The Microsoft Interactive Table

I actually got to see the Microsoft PlayTable a bit ago, but I wasn’t able to actually talk about it. They finally announced the product officially yesterday, and I found this very kewl video up on YouTube.

I have to say, once in a great while you look at something in the technology world, and it makes total sense. Yes, this is exactly the kind of thing that will make life easier. The PlayTable gave me one of those “seeing into the future” shivers. I can really see walking into a restaurant and making my order via my interactive table. Or using it to work collaboratively with a group of people.

Totally kewl device. Check out the video. And I can’t wait to be able to get one for my living room.

Update:

Wired Article Explaining How It Works

My Name in the New York Times

That’s right! My name is in the December 16 edition of the New York Times. More importantly, I was one of the thousands of people to send the Firefox folks some money to support their efforts at producing Firefox, the best darned web browser out there.

Click here to read the press release and see the ad. While you’re there, check out the Firefox web browser, Thunderbird email client, and the beta version of the Sunbird calendar. I think you’ll find you like them all.

Oddly enough, there’s a Gary Gapinski in the ad, too. Who would’ve figured….

Programs You HAVE To Have, Part II

Two more programs no computer owner should be without are Spybot Search and Destroy and AdAware.

Both of these programs remove spyware and adware and immunize your system against future attacks. Spybot adds a bunch of handy features for checking your registry to see what’s loading in startup and the Add Remove Programs list in Windows Control Panel.

Quite frankly, Spybot is one of the best protection programs I have ever used and I recommend it to everyone who has a computer that is connected to the Internet. AdAware is a nice companion program to Spybot, for those times when you have a nasty program that Spybot can’t seem to get rid of. (I had a PC that had 60 or so pieces of mal-ware from, and one just wouldn’t leave, though Spybot saw it and was trying to get rid of it. I finally loaded up AdAware and that took care of the problem.)

So hey, get these programs and…let’s be careful out there.

Programs You HAVE To Have

For those of you who have had problems with your web browsing experience, for instance pr0n pop-ups, spyware, or just general slowness, I want to get up on my soap box and recommend some programs that you should be using, instead of the Micro$oft apps you are probably currently using. In addition, I want to mention some other programs to help you clean up the mess you have in the first place.

Why am I doing this? Partially because computer problems like this piss me off. As a rule, I hate marketing because it’s a nasty predator that preys on the weak-minded of us and causes tons more problems than it solves. But when marketing becomes viral, when it infects your computer and prevents you from using it to have fun, when it means you’ll be calling someone like me, a geek, to help you, thus wasting hours and hours of valuable computer-gaming time, well, then it’s time to “drop a train on ’em!”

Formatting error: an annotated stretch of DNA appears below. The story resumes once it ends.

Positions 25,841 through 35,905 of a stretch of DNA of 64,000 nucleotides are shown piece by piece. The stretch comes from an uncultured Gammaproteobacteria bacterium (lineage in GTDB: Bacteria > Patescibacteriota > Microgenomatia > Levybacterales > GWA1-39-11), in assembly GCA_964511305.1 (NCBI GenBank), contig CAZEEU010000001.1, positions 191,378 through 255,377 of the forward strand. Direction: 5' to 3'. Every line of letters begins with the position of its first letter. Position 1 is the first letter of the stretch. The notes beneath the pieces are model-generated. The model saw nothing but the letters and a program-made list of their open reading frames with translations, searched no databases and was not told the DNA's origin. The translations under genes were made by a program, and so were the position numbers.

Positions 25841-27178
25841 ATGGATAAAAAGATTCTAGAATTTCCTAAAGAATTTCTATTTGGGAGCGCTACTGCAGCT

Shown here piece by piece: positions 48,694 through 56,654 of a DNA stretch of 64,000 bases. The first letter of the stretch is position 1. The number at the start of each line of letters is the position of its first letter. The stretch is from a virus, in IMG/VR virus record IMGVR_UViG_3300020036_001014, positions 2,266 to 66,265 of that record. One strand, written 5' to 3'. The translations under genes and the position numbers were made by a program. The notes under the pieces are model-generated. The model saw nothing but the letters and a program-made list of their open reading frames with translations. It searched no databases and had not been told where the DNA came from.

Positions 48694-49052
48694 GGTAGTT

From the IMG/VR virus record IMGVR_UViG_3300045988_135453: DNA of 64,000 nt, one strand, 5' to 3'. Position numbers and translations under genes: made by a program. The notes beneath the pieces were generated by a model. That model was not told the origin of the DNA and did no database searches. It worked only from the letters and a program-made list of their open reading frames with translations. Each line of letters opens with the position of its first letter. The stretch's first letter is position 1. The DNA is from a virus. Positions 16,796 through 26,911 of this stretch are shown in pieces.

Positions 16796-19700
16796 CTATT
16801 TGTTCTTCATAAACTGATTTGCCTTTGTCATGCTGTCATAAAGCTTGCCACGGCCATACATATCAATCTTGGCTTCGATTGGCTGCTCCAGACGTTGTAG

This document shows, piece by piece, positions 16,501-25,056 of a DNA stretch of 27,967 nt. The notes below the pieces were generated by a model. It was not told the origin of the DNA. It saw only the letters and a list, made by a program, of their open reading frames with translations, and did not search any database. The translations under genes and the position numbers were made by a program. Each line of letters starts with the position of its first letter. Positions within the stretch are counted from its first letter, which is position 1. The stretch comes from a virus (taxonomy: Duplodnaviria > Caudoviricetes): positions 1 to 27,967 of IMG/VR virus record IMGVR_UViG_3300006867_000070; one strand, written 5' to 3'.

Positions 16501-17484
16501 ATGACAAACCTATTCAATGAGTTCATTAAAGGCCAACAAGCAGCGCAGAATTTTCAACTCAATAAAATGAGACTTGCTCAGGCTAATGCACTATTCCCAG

First off, dump Internet Explorer and Microsoft Outlook Express. They suck. They’re targets. Hackers hate them and like to exploit them. Instead try Firefox and Thunderbird. Both can be found at Mozilla.org. Both are free.

Firefox is an excellent web browser. It’s got features M$ is still trying to cram into its bloated browser, including tabbed browsing (you can have on window with many browser windows open in that window) and the ability to extend its functionality with small programs called extensions. Firefox is also safer than IE; you’ll get less spyware and other nasty things installed.

Thunderbird is an email program that just gets better and better. Built-in spam protection means junk you get will get forwarded to a folder or deleted so you never have to see pictures of the nasty things your neighbors down the street are doing with farm animals, and Thunderbird continually learns from what you mark as junk so the program gets better and better at detecting it. One of the things I really like about Thunderbird is the one-button support for blocking remote images. Remote images are the image files you find in HTML emails that spammers use to determine whether you read the email or not. Once that image loads, it doesn’t matter what you do, the spammer now knows he has a valid address. (Not that many spammers probably worry about that anymore.) Thunderbird has an option to block those images, and when you do, you get a button at the top of each email which allows you to load the images if the email is from a source you trust and it looks like something you would expect to get from them.

So get these two programs. They rock. They will save you all kinds of problems in the long run. And hey, they’re free, so it can’t hurt to try them.

More programs tomorrow.